Review: Goat Girl – On All Fours
National Music Reviews
On All Fours
Rough Trade Records
Goat Girl = Crumb x Hinds + Tame Impala
With stage names as spunky as the tunes they create, London-based musicians Lottie Cream (sometimes referred to as Clottie Cream), L.E.D., Holly Hole and Rosy Bones’ sophomore release as Goat Girl showcases a more fully realized band. While their self-titled 2018 debut oozed a brooding, “gothic country” atmosphere, On All Fours blends experimental synthesizers and analog electronics with sunny shoegaze, a dash of punk and pointed lyrics for an angstier, more vulnerable listen.
Droning on about grievances in a relaxed, unaffected way, Cream and L.E.D.’s vocal styles bring to mind a conversation with, say, an unamused barista or your one impervious friend who isn’t afraid to speak their mind. The two vocalists croon about uncomfortable and sometimes nauseating topics in a similar fashion, delivering lyrics about the climate crisis, anxiety, discrimination and even scabies with a detached matter-of-factness.
There are three things the members of Goat Girl very obviously despise: global warming, the patriarchy and Prime Minister of the United Kingdom, Boris Johnson. “Carry on / Like we’re protected / As if / We’re unaffected,” they sing about the Earth’s impending doom on “Badibaba,” while “The Crack” imagines a post-apocalyptic world in which humans flee a dying planet for a new home in space. “The crack was singing protest songs / The people wouldn’t listen; they didn’t care / They were singing worship songs,” Cream rebukes.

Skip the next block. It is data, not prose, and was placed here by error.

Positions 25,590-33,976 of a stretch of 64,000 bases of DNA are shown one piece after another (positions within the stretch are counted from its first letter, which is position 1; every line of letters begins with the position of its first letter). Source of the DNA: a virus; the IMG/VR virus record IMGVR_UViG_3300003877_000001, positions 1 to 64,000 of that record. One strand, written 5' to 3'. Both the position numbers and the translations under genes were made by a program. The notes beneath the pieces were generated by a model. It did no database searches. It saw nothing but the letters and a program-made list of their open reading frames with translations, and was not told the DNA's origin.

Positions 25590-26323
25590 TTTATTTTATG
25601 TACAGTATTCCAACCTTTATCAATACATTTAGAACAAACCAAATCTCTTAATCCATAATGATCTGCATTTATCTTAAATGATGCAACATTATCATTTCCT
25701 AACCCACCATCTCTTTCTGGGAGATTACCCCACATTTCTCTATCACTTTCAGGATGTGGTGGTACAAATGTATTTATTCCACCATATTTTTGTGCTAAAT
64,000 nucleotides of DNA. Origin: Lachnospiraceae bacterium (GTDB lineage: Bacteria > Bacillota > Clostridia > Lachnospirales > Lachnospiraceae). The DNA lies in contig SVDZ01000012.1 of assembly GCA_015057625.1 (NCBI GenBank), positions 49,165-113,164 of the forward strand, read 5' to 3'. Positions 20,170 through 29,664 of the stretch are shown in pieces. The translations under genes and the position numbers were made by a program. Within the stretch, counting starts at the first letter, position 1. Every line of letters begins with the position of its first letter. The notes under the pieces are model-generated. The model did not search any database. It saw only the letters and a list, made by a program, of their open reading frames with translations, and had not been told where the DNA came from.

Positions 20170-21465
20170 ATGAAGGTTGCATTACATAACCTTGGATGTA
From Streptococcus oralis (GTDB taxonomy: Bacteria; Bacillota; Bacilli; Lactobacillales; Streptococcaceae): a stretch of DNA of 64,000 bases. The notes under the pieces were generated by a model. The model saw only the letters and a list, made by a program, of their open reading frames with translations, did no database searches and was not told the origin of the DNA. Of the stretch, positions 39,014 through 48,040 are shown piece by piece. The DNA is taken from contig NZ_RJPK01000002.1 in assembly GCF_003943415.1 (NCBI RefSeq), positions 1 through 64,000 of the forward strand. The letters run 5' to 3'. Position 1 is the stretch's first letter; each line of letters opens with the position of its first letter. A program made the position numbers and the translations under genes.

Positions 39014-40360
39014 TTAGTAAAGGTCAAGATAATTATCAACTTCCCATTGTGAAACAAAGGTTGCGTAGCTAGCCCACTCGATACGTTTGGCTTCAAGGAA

“P.T.S.Tea” chronicles the time an unsympathetic man spilled a cup of boiling hot tea onto Bones, resulting in third-degree burns and cancelled gigs. “Dumb man wouldn’t even look back at me,” Cream and L.E.D. sing on Bones’ behalf, before spiraling into a larger, frustrated conversation regarding gender identity. The most seething song on the album is dedicated to the Prime Minister, however. Sung in a melody fitting for Madame Thénardier herself, the gruesome lyrics of “Where Do We Go From Here?” read like a monologue from Les Misérables, forlorn and full of politically-charged disgust.
A step into the eccentric left-field, the 13 tracks that make up On All Fours still manage to be catchy and listenable. They’re whirlpooling and abrupt without seeming the slightest bit messy, but it’s still a lot to process. Even without leaning into the heavy substance of Goat Girl’s exasperated lyrics, the listening experience is psychedelic and, honestly, a bit tiring. But then again, so is the fight against global warming. And the patriarchy. And Boris Johnson. –Mekenna Malan